Educational Contributions of the Archaeometry Laboratory

Graduate Degrees

The MURR Archaeometry Laboratory encourages scholarly research and academic development a top priority. As such, we welcome opportunities to collaborate with the bright young students from across the globe. Since 1988, the Archaeometry Laboratory has provided analytical services for a large number of students pursuing graduate degrees in chemistry and archaeology. In addition, the lab regularly trains undergraduate and graduate students, and operates an internship program for graduate student.

Summary statistics for graduate degrees awarded to students in cooperation with the MURR Archaeometry Laboratory

Affiliation M.A. & M.S.
(completed)
Ph.D.
(completed)
University of Missouri
9
7
Other Universities 26 115
Total
35
122

 

Support for Interns at the Archaeometry Lab

[Student worker weighing out samples for NAA]

The Archaeometry Laboratory supports visiting graduate-degree candidates in anthropology, archaeology, or related fields for periods of 6–8 months. Applicants must be graduate students from colleges, universities, and institutes. The purpose of this program is to provide exceptional students with an opportunity to include archaeometric analysis in their dissertation research projects. Besides access to neutron activation analysis, the laboratory has gamma–ray detector systems, sample grinding equipment, petrographic microscopes, ultrasonic disaggregation equipment, a programmable furnace, and a variety of computing facilities. Other analytical equipment includes a quadrupole ICP–MS system with laser ablation system and multiple energy-dispersive XRF spectrometers. Projects appropriate for the program include chemical and petrographic characterization of pottery, chemical sourcing of obsidian and chert, and selected studies of other material types. Participants will receive guidance in all aspects of the analysis and interpretation of data.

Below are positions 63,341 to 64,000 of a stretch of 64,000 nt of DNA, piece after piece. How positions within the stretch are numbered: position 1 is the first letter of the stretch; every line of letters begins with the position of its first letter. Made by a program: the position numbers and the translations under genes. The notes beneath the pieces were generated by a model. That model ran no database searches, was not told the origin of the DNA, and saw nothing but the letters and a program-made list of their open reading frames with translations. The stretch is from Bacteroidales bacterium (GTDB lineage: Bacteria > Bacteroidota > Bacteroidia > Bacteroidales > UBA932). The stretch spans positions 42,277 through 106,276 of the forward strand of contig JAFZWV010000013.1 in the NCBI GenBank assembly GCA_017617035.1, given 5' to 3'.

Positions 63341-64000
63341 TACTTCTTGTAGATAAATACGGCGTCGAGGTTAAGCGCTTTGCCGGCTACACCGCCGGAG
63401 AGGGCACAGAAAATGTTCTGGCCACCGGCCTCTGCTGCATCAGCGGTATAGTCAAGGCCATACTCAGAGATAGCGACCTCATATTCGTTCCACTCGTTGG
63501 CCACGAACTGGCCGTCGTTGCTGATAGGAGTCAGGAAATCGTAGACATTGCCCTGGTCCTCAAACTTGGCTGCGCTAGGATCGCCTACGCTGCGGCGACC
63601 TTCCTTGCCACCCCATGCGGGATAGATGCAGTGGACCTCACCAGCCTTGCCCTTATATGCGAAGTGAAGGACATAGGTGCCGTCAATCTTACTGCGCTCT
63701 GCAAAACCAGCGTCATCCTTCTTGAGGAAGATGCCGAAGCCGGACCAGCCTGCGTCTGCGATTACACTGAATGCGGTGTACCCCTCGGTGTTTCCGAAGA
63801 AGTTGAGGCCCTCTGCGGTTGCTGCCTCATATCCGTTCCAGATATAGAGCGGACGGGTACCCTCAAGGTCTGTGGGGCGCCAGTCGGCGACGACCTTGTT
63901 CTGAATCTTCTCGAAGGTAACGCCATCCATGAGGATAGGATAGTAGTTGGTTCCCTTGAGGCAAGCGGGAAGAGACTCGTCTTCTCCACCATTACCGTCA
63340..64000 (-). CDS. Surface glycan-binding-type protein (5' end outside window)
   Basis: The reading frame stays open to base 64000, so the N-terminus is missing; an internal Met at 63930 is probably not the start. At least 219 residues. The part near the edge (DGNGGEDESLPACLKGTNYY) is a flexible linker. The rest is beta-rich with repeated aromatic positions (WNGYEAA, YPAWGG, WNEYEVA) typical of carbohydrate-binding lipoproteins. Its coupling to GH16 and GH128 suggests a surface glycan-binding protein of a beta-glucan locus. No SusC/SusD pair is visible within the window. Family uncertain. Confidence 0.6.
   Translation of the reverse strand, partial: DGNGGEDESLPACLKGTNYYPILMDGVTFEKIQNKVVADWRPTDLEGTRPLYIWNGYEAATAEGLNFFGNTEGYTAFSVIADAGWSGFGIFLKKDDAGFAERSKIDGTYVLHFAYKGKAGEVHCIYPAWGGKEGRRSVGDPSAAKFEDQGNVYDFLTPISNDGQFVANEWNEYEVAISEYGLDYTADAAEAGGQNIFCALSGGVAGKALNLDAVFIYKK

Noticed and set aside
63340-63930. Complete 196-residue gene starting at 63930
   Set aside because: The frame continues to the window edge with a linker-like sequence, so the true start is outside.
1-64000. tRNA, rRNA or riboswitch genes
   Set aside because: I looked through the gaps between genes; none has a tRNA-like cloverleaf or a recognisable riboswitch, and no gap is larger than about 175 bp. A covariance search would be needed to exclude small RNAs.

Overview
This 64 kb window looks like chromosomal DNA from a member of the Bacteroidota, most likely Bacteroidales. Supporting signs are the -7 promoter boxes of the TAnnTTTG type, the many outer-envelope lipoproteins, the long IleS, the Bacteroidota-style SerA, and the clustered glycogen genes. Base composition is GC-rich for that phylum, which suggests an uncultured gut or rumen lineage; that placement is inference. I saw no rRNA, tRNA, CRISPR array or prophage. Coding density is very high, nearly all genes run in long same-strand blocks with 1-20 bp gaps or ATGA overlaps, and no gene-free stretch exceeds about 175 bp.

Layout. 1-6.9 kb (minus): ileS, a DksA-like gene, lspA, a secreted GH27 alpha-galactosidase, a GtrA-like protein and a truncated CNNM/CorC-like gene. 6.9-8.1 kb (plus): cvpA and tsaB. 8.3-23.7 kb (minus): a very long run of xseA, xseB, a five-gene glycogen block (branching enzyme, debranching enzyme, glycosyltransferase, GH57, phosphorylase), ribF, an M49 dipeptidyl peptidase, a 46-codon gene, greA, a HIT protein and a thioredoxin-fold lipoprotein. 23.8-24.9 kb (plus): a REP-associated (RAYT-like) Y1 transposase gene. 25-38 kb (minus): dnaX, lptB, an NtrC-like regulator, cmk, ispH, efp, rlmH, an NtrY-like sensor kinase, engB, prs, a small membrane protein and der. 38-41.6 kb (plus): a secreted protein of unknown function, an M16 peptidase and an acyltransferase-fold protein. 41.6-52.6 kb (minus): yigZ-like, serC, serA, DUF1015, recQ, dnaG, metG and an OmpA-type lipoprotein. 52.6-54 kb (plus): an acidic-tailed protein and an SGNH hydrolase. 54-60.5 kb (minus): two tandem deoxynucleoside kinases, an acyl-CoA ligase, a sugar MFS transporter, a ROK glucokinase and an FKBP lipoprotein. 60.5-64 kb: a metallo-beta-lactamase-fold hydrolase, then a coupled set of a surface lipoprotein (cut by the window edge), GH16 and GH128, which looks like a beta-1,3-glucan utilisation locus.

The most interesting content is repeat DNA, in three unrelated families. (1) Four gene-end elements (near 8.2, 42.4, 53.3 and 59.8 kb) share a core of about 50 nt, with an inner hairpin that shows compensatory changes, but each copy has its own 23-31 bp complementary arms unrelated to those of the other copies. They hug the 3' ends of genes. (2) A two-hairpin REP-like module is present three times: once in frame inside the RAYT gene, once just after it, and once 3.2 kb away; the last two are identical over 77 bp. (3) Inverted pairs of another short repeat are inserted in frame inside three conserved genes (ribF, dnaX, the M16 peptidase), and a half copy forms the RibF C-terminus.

Participants will have access to analytical equipment, computers, and office space. Certain expendable supplies must be paid for out of other funding sources, at costs ranging from $20–$40 per specimen.


 

Visiting Scholars and Researchers

The Archaeometry Laboratory occasionally plays host to scholars and researchers. Some researchers provide informational lectures to the staff and students of the laboratory and of MURR. Others come to discuss collaborative research projects or to learn how to analyze compositional data. Still others, particularly graduate students, travel to MURR to assist in the preparation, analysis, and interpretation of specimens for their own research projects.

Research performed by the Archaeometry Laboratory at MURR after August 2016 is supported by the National Science Foundation under our current grant number 1621158. Earlier research was supported by several NSF grants including the following: 1415403, 1110793, 8801707, 9102016, 9503035, 9802366, 9977237, 0102325, 0405042, 0504015, 0802757, 0922374, and 0802757. Any opinions, findings and conclusions or recommendations expressed in this material are those of the authors and do not necessarily reflect the views of the National Science Foundation.

Last Updated on June 2, 2017
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